Wednesday, December 23, 2009
Martha Betty Crocker Stewart
My all-time favorite way to entertain is to have one special someone or a special couple over for a semi-formal, sit-down, candelabra-lit dining-room dinner for which I have cooked and prepared everything from cocktails and hors d'oeurves all the way through every course (including carefully selected wine served in cut crystal goblets) up to and including dessert and after-dinner drinks, preferably following a particular theme. (It's especially nice if that special someone stays over and then I cook them breakfast in the morning; such a breakfast can be just about anything, but in my view, has to at least include waffles).
But I haven't been able to do that for oh-so-long, especially being in this apartment in which there isn't room for even me to eat. I have to eat at my desk, which I think is disgusting.
But nobody I know seems to entertain that way any more, anyway. Instead, it's all pot-luck parties. I used to despise pot-luck, which you will understand is the opposite polarity from the kind of entertaining I just described that I like doing, everything being organized and integrated, instead it is a hodge-podge of whatever it is that people decide to make (if anything), which almost always has to be something that can be made ahead and then travels well which isn't really the best of dining. I think my mother used to dislike potlucks, as well, because she saw them as a cop-out for the hostess (since my mother was the most awesome dinner-party-giver ever), but she didn't dislike them as much as she disliked cocktail parties, which she saw as something people gave as en masse paybacks for all the wonderful real dinner parties they had been invited to. I don't think my parents ever in their life gave a cocktail party; instead, they had friends over, two or three couples at a time (not the hundreds who come to drop in at cocktail parties), for some real food and awesome conversation and deep, mature companionship. As a child, I loved experiencing from afar this very adult entertainment; the delicious aromas of the food, the tinkling of the bar ware, the joyful laughter of the ladies, and the earnest discussions of the men. They made me eager to grow up into the mysterious and serious world of the adult.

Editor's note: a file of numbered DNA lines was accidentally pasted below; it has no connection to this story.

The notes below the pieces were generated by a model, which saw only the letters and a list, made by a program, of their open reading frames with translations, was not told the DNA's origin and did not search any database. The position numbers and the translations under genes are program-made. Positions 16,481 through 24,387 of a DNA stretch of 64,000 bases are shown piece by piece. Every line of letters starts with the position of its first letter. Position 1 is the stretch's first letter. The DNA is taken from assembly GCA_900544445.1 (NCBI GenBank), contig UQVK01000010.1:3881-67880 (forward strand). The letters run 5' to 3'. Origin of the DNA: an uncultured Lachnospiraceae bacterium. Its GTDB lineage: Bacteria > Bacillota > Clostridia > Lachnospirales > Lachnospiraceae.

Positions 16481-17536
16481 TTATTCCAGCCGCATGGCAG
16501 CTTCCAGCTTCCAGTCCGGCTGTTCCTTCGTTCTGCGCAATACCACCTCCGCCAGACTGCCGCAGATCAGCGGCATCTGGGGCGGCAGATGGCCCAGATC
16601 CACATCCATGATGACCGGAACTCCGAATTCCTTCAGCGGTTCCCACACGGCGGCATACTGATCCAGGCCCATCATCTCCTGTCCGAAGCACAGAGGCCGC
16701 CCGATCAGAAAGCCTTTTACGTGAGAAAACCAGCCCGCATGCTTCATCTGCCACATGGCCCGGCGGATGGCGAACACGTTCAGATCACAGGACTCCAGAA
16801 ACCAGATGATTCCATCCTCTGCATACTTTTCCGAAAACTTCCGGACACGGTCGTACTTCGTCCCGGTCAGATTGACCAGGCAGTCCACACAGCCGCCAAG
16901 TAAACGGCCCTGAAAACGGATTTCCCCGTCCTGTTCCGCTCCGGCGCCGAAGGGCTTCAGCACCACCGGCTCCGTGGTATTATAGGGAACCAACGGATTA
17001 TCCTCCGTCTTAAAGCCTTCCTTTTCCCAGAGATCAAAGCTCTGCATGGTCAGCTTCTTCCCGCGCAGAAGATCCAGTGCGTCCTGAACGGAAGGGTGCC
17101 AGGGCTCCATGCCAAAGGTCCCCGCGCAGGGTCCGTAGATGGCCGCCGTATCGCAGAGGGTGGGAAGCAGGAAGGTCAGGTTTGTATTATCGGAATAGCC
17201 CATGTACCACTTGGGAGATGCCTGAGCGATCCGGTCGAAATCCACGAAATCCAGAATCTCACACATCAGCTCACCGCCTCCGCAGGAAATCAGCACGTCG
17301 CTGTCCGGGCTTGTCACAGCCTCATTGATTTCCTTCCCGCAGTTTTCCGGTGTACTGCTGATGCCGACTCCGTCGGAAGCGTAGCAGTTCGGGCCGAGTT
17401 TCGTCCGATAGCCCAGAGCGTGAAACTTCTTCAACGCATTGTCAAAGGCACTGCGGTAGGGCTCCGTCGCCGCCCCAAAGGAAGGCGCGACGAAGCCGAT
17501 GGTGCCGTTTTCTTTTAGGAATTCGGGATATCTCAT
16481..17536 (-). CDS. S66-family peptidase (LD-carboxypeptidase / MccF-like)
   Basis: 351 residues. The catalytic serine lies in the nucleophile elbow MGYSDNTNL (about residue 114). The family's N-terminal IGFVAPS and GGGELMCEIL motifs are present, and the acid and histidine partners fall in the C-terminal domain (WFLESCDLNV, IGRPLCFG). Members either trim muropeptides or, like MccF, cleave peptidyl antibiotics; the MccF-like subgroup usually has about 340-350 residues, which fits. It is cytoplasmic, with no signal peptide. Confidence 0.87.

But potlucks are the only kind of parties anymore, so I do go to them and I always bring a main dish that I made (and something different each time I go, since I like to explore, although there was a group of vegans I partied with when I lived elsewhere who would always beg me to bring my textured vegetable protein tamales, so for them I always made those...and tamales you can make ahead and they travel well, in fact, they are a perfect picnic food. I'll never forget the tamales I bought on the Copper Canyon Railroad that runs from Los Mochis to Chihuahua in Mexico. Women would board the train carrying buckets filled with tamales covered with a hot dish cloth and walk up and down the aisles of the train selling them until the next station, when they would get off and another bunch would get on in their place and in this way hop-scotching station by station all the way up the line. Unbelievably delicious and quite safe to eat.). I don't really understand these people who happily get away with bringing "nothing", and by that I mean a bag of chips and maybe some dip, or a six-pack of beer, or napkins and paper cups. Gee whiz, how hard is it to cook something? Even the most pathetic of bachelors ought to learn how to cook at least his special spaghetti or an omelette or maybe a chocolate pie.